All You Need to Know for Scoring a Band 6 in Creative Writing
Consider this situation. You are a creative writer and your life is all sunshine and rainbows. But one day when you were walking on the street, the ever-shady Writer’s Block appears from around a corner and clobbers you on the head. And you go from writing thousands of words a day to taking weeks to write a line. Your thought process dries up faster than fresh cement on the wall.
You feel betrayed.
You feel like cattle dung.
In such distressing times, you probably can do nothing but drink some coffee and stare at your cat.
Creative writing isn’t just about words on paper – it is so much more than that. Having been a writer for over a decade, I have gone through every nightmarish situation possible. And over time, I realized that even when the creative juices aren’t flowing, there are certain nuances that can be learnt to manufacture equally enjoyable content. Knowing those secrets can make you a ten-fold better creative writer, churning out content at will.
Start Big on the First Paragraph
Gone are the days when heavily verbose texts were the talk of the town. Attention spans of people are at an all-time low and thus, it is important to have a kickass first paragraph which blows the reader away. Statistics tell us that a reader spends 37 seconds on a written piece before he starts losing interest.
Hooking readers right at the start is the key.
Your first paragraph isn’t chewing gum – don’t try blowing it up with gas. Introduce characters, paint a lynch-pin scene, or start off with an interesting sequence. Remember, classics are books that no one reads, but everyone praises. You definitely don’t want that.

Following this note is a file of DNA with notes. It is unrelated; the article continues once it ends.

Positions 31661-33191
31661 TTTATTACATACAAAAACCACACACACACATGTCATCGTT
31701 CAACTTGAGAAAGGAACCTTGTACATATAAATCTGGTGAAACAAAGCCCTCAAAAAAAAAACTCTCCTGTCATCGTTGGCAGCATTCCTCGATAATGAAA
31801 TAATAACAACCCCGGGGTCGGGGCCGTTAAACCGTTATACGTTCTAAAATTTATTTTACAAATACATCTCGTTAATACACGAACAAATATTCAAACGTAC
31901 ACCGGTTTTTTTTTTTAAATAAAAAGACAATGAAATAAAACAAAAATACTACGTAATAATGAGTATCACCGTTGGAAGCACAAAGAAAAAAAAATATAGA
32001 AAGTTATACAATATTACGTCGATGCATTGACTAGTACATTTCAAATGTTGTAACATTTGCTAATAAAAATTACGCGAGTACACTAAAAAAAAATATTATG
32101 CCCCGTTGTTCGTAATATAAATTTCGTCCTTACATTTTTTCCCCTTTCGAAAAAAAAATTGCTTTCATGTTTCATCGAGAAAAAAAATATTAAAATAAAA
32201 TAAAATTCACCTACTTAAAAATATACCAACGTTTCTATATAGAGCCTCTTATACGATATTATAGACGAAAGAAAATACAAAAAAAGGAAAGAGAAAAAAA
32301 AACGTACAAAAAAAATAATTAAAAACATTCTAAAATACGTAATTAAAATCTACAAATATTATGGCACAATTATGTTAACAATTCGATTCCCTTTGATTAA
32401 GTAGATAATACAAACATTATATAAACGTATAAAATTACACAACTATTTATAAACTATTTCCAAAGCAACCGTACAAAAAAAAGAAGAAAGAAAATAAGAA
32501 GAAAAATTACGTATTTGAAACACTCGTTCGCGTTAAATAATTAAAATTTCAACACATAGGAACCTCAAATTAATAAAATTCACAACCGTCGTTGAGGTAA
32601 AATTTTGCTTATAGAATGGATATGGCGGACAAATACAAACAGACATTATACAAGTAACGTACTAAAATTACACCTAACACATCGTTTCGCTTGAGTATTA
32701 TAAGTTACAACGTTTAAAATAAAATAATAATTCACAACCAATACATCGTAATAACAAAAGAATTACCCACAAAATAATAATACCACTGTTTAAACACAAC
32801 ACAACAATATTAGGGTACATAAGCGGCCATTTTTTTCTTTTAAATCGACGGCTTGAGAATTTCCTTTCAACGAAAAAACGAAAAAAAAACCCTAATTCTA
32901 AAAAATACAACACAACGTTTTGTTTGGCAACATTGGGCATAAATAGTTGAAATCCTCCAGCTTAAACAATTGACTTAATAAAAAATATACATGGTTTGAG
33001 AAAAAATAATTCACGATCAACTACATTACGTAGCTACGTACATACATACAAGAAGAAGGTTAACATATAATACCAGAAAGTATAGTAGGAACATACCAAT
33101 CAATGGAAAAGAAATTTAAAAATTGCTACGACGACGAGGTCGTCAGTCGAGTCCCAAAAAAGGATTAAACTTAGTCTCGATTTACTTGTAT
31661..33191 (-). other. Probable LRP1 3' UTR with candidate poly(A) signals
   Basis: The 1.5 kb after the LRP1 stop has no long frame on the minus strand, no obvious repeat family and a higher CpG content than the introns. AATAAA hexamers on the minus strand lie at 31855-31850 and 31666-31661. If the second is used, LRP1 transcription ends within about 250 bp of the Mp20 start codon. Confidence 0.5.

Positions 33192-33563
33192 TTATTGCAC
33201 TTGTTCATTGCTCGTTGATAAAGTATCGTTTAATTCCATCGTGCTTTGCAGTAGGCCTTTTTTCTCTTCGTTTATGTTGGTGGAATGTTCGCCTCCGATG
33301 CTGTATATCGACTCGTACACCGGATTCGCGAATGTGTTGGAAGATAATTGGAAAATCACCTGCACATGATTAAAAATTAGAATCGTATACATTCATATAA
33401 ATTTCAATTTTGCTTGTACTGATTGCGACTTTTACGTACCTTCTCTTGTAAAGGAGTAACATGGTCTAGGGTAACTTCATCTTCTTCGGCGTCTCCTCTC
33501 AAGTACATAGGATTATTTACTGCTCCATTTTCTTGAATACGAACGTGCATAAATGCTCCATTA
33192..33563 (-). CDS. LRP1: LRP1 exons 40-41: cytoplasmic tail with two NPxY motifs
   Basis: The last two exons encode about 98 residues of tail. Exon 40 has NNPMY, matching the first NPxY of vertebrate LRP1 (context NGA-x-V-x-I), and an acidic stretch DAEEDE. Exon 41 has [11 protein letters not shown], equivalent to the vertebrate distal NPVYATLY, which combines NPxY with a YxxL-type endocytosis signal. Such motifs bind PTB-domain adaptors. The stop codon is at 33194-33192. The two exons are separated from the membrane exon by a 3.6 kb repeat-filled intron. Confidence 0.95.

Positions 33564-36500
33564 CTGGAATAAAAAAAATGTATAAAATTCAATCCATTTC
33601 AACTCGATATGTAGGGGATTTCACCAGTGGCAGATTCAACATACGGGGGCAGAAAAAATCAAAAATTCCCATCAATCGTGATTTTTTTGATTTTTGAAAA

Understand the Reader
Always get to know your audience before you start out. Since it is about the grades here, try getting to know your teacher well. Pay attention to his class and analyze what piques his interest.
School teachers are a tired lot. They read countless scripts that are all too similar, while stifling yawns out of courtesy. Try distancing yourself from the mundane and you’d stand a chance of surprising them with your content.
Structure your Write-Up
Creative writing is a lot like building with LEGO bricks. You could always stick them together to create something, but not all structures look good.
The idea here is to perceive parts of the write-up clearly. Every creative piece has three parts to it – the set-up, the central act, and the curtain-fall.
Start out with dramatic opening sequences, move on to add depth to the characters and the plot, and close out effectively without loose ends and a clean ending. Brownie points if you could spice it up the ending with an O Henry-sque twist.
Definitive Character Descriptions
The soul of any creative piece lies in the way its characters are defined, their setting and the impression they create on the reader.
For example, the Harry Potter franchise has well-grounded characters which make us love or hate some of them. The intent is to introduce idiosyncrasies that would prop up different characters and thus make the write-up a lively read.
Editing the Write-Up all the Way Up to Mordor
That’s right. Be as persistent as Frodo was on his way to Mordor. The first rule of creative writing is: You got to edit your script. The second rule of creative writing is: You GOT TO EDIT your script.
Seriously, ‘first time’s the charm’ never works in here. You might be pleased with your first draft, but never hand it out before you’ve given it at least a couple of read-throughs.
There always is a way to improve your write-up. Trying to be your own worst critique at this stage could help you create a stellar piece. Great writers finish their drafts, take some time off and come back to it again with a fresher perspective. Try this trick out and see if it works for you!
If you follow these tips, getting a Band 6 on your creative writing essay is going to be a piece of cake. The aim here is to make your story creative, engaging, and presentable. Work around this and you would take your teacher in-hook, line, and sinker.